Sean Penn spoke out last week about his infamous Rolling Stone interview with drug kingpin El Chapo when the actor appeared at the RSA Security Conference March 4 in San Francisco, Mashable reported.
Rolling Stone published Penn’s interview of El Chapo in early January, disclosing at the time that it has allowed the drug lord to have prior approval over the article, as iMediaEthics previously wrote. The interview was conducted while El Chapo was on the run after breaking out of jail but published shortly after El Chapo’s re-capture.
In an interview with CBS News’ Charlie Rose in the days after the article’s publication, Penn said his article “failed” because readers didn’t focus on what he wanted — the larger story of the War on Drugs.
“I have a regret that the entire discussion about this article ignores its purpose, which was to try to contribute to this discussion about the policy in the War on Drugs,” he explained at the time. Penn went on, “This is somebody who — upon whose interview could I begin a conversation about the policy of the war on drugs. That was my simple idea.”
In his appearance last week at the San Francisco conference, Penn seemingly walked back his claim the article “failed” because now he thinks everyone is talking about the War on Drugs like he wanted. Penn said, according to Mashable:
“What I meant in saying that the article failed was that the interpretations at large by mainstream media virtually failed to see what the article was about. Not only in the lines but between the lines and what I really meant by failed was to get them to say ‘oh it failed’ and to keep talking about it. And I sit back at home and I watch them talk about the drug war every f**king day now. It was a very good failure.”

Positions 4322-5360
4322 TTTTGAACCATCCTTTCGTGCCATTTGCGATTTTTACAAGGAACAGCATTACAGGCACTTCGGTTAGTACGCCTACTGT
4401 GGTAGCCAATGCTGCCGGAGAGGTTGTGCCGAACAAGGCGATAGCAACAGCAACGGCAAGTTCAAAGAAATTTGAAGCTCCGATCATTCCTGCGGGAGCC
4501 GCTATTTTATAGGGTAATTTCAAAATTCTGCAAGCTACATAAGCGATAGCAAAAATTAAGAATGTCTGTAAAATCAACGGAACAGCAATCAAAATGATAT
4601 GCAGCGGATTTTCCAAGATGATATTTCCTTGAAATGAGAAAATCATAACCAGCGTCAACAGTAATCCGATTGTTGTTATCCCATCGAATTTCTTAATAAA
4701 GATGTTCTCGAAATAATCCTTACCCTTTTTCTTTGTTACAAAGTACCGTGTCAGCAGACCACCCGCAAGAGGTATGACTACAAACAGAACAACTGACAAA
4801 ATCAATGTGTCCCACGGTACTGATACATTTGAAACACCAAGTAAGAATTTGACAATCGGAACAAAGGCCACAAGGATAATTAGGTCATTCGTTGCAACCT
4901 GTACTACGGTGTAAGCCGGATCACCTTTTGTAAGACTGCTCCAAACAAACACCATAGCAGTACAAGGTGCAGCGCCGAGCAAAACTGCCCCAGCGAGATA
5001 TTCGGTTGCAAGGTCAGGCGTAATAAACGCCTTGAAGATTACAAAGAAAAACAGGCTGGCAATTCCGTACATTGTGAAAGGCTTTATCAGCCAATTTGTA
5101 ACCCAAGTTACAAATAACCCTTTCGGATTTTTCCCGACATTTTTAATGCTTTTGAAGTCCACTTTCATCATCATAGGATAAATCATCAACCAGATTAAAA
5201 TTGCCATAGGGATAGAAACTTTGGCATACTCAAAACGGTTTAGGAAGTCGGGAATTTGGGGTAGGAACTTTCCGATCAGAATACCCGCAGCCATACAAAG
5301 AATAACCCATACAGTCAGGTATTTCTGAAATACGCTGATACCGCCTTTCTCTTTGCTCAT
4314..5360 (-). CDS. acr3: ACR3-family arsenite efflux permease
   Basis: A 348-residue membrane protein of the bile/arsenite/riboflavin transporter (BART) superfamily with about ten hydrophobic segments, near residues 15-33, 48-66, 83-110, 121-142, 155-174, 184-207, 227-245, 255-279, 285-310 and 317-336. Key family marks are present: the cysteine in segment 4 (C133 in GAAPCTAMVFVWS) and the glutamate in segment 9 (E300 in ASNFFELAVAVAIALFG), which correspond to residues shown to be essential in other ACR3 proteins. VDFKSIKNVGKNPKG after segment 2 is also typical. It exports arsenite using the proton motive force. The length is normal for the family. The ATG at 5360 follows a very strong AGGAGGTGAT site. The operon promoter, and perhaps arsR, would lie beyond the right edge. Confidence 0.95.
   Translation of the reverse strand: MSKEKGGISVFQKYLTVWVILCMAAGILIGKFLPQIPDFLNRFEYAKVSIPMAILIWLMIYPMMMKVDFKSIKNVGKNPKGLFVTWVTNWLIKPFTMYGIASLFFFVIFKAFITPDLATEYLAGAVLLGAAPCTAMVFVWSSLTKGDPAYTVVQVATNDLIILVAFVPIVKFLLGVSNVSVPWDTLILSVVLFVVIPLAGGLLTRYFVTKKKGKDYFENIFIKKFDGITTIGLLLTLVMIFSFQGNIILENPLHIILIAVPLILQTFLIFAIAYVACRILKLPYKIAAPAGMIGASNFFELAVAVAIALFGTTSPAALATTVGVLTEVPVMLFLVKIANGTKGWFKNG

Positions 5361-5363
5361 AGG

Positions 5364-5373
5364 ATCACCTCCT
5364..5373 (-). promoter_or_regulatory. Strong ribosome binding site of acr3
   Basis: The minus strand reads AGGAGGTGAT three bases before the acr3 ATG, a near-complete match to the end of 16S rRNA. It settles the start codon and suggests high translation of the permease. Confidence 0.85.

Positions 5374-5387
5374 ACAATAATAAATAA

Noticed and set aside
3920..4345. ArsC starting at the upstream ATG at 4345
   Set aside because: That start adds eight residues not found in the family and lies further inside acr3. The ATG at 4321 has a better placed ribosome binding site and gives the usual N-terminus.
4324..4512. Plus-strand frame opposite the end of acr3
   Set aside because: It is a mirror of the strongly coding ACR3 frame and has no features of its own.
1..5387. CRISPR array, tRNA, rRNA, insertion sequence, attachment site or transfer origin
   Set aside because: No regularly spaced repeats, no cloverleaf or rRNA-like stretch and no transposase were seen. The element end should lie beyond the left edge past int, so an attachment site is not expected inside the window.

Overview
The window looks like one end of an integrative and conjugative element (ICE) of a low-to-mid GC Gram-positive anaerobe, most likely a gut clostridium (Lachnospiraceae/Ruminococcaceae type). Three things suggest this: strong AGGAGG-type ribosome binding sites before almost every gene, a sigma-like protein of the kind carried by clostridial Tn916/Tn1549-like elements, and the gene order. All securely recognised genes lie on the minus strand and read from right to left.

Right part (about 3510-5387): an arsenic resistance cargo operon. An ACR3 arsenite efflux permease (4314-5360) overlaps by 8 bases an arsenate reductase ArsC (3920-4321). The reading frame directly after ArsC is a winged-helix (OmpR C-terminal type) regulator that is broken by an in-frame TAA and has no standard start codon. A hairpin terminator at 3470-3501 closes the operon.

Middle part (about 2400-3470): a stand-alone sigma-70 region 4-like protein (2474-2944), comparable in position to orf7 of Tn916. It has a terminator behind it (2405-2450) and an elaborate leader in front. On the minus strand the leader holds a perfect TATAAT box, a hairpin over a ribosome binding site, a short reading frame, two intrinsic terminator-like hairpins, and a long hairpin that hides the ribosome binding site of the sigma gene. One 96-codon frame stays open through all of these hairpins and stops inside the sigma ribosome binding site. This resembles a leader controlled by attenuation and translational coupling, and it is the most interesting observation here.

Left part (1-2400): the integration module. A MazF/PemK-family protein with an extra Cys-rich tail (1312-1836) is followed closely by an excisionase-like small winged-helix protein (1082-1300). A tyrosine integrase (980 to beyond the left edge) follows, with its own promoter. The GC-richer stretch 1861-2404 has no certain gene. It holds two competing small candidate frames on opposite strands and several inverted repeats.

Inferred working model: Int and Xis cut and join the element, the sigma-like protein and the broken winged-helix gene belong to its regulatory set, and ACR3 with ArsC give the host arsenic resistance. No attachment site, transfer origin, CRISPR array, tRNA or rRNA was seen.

Penn further commented that he thinks the War on Drugs is “repeating…the mistakes of the Prohibition era.” He said, according to Mashable:
“I had felt very strongly that we were repeating in this war on drugs, the mistakes of the prohibition era, that we were in my view, complicit in all that comes with them. And as somebody who writes, I was interested in what would happen between that interaction and my pen. So that was it.”
Earlier this year, Rolling Stone publisher Jann Wenner claimed the prior approval given to El Chapo wasn’t “a meaningful thing,” but the U.S. Society of Professional Journalists called the agreement “inexcusable.”
After Penn’s interview was released, Univision said it had actually been offered a similar deal to interview El Chapo under prior approval, but it turned the chance down.
iMediaEthics has contacted Rolling Stone to ask if it has any comment on Penn’s remarks about the article or any new comments regarding the El Chapo interview.
The RSA Security Conference identifies itself as “Where the world talks security.“Its website says, “RSA Conference conducts information security events around the globe that connect you to industry leaders and highly relevant information. We also deliver, on a regular basis, insights via blogs, webcasts, newsletters and more so you can stay ahead of cyber threats.”